Hildi Froese Tiessen

The Conrad Grebel Review 31, no. 2 (Spring 2013)

This issue of The Conrad Grebel Review contains one more installment in the rich saga of Mennonite/s Writing in North America. As I write this introduction, the organizing committee for the seventh international “Mennonite/s Writing” conference—a committee including scholars and writers from Fresno, California to Waterloo, Ontario, and coast to coast, across the United States—is deliberating on dates for their first planning meeting. (This seventh conference in the series is to take place at Fresno Pacific University in 2015.) At the end of May 2013 a dozen scholars of Mennonite literature met at Penn State University for a three-day symposium focused on “Mennonite/s Writing: After Identity”; the proceedings (edited by Rob Zacharias[1]) are under contract with Penn State University Press. Last year Rhubarb magazine (edited in Winnipeg by Victor Enns) and the journal of the Center for Mennonite Writing (the CMW Journal, edited in Goshen by Ann Hostetler and Ervin Beck) continued to publish a robust range of stories, poems, and essays by writers who identify as Mennonite. Plans are underway for a special session on Mennonite/s Writing at the 2014 annual national Congress of the Humanities and Social Sciences at Brock University in St. Catharines, Ontario. The field of Mennonite/s writing—including both the creative writers and the scholars who give particular attention to their work—remains extraordinarily vigorous.

During the winter of 2012 I convened and hosted a reading/lecture series at Conrad Grebel University College in Waterloo, featuring well-attended performances by writers Rudy Wiebe, David Waltner-Toews, Patrick Friesen, Julia Kasdorf, David Bergen, Darcie Friesen Hossack, and Carrie Snyder, and presentations by scholars Magdalene Redekop, Rob Zacharias, and Paul Tiessen. Last spring Eastern Mennonite University in Virginia hosted the sixth conference on Mennonite/s Writing (convened by Kirsten Beachy), and the 2012 Symposium on Manitoba Writing of the Manitoba Writers Guild in Winnipeg included a panel on Mennonite literature (organized by Victor Enns). This issue of The Conrad Grebel Review features some of the work profiled at some of these events. The Grebel readings and lectures are available online in a complete series of videos.[2] Rhubarb magazine,[3] the CMW Journal,[4] and the Mennonite Quarterly Review[5] have published other proceedings from these various gatherings.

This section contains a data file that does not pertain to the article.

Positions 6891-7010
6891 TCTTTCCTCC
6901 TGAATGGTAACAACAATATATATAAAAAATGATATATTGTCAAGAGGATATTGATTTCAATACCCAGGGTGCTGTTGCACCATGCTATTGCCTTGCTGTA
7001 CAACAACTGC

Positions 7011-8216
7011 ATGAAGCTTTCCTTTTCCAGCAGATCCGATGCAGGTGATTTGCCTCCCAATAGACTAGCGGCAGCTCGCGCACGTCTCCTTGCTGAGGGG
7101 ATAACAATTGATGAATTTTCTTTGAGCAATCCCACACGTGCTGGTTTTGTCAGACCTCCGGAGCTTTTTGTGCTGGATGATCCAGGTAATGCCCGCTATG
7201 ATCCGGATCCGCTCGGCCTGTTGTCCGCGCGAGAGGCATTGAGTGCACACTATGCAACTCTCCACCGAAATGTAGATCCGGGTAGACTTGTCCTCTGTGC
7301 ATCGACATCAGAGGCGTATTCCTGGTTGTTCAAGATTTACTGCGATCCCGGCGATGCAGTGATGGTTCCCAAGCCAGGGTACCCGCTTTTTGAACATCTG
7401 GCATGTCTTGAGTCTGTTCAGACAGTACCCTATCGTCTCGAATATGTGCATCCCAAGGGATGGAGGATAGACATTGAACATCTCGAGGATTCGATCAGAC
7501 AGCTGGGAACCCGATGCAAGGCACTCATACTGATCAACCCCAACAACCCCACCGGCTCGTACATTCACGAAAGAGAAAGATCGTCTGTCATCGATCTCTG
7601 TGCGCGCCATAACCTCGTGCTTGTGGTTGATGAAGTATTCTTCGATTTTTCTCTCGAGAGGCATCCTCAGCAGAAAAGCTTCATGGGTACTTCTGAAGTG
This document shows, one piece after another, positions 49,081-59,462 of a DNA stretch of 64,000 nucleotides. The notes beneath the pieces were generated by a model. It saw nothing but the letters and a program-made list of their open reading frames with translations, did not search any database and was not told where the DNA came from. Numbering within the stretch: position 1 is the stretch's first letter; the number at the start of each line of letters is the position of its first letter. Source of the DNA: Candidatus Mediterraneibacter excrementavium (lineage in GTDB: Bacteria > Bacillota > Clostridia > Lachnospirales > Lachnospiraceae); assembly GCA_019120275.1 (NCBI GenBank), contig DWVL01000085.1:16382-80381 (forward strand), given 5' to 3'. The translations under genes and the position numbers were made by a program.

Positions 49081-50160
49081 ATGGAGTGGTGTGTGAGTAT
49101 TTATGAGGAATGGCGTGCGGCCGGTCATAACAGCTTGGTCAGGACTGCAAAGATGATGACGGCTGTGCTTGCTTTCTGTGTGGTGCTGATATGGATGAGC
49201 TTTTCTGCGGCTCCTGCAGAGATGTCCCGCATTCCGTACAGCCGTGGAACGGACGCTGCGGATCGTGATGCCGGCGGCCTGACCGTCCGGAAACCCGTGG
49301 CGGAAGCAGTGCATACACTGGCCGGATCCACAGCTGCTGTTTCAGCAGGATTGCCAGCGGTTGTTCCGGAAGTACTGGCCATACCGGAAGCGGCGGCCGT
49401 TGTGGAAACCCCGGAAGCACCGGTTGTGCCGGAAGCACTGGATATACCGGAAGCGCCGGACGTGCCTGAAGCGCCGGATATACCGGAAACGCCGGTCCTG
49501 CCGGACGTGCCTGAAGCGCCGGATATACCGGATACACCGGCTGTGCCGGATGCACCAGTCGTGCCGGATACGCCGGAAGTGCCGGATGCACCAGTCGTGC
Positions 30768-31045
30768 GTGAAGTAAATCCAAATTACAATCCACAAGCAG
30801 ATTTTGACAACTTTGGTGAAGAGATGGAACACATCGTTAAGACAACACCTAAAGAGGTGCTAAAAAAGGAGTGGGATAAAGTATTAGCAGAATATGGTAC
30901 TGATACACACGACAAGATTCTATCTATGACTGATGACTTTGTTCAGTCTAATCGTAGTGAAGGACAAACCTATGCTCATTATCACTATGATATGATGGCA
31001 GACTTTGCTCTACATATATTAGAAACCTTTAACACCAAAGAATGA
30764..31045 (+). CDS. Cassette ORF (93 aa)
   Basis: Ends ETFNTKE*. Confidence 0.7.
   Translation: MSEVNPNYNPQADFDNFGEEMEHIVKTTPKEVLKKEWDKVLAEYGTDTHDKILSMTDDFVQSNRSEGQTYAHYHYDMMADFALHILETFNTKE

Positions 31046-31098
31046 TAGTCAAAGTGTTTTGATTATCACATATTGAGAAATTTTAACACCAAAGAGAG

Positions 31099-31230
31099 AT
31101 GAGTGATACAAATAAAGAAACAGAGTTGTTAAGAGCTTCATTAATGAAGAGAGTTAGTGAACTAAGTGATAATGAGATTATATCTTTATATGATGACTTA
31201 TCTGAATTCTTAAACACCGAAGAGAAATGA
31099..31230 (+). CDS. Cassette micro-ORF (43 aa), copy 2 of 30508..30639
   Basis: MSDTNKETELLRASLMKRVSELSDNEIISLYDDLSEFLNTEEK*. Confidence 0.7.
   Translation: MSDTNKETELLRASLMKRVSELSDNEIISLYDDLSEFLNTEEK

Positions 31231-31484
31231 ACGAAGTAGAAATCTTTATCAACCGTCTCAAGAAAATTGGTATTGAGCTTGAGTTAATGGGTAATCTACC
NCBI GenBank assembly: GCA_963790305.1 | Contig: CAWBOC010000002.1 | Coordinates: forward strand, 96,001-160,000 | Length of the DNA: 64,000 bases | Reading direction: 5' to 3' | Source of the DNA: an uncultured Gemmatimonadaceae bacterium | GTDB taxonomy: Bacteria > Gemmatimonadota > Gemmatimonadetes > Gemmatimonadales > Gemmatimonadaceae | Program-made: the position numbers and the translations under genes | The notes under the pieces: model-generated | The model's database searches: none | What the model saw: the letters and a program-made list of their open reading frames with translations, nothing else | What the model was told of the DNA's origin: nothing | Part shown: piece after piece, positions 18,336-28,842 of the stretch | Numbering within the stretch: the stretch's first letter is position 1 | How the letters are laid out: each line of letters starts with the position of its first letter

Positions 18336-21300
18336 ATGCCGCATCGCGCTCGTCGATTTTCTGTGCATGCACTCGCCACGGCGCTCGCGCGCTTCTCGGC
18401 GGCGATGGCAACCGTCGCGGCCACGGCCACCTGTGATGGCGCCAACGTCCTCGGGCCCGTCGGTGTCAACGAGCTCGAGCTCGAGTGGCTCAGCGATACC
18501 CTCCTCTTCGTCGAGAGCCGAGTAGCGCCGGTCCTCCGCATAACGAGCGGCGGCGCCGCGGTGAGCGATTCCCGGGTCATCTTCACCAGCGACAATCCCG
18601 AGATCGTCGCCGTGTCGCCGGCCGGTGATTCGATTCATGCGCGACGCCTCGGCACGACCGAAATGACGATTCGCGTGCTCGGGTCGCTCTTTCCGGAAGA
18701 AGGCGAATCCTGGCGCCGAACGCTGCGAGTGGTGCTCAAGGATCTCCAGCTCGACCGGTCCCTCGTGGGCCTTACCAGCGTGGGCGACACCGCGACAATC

Like other conferences on Mennonite/s Writing—which featured panels on the emergence of Canadian Mennonite/s Writing in Manitoba, for example, or celebrated the publication of the first collection of Mennonite writing from the west coast—the gathering in Virginia included focused panels such as the one re-presented at the beginning of this issue, which deals with “theopoetics”: the field of inquiry that weaves together matters of concern to some poets and theologians, or to theological poets or poetic theologians. Well, you need to read the four pieces (which, in their initial public iteration in Virginia, ignited the most animated discussion of the conference) to see what I mean. Following the essays comprising the theopoetics panel is the Sunday morning meditation Rudy Wiebe delivered on the last day of the Virginia event. Like the pieces that precede it, Wiebe’s reflection on silence reveals how comfortably fine language and theo-concerns can exist side-by-side in Mennonite writing.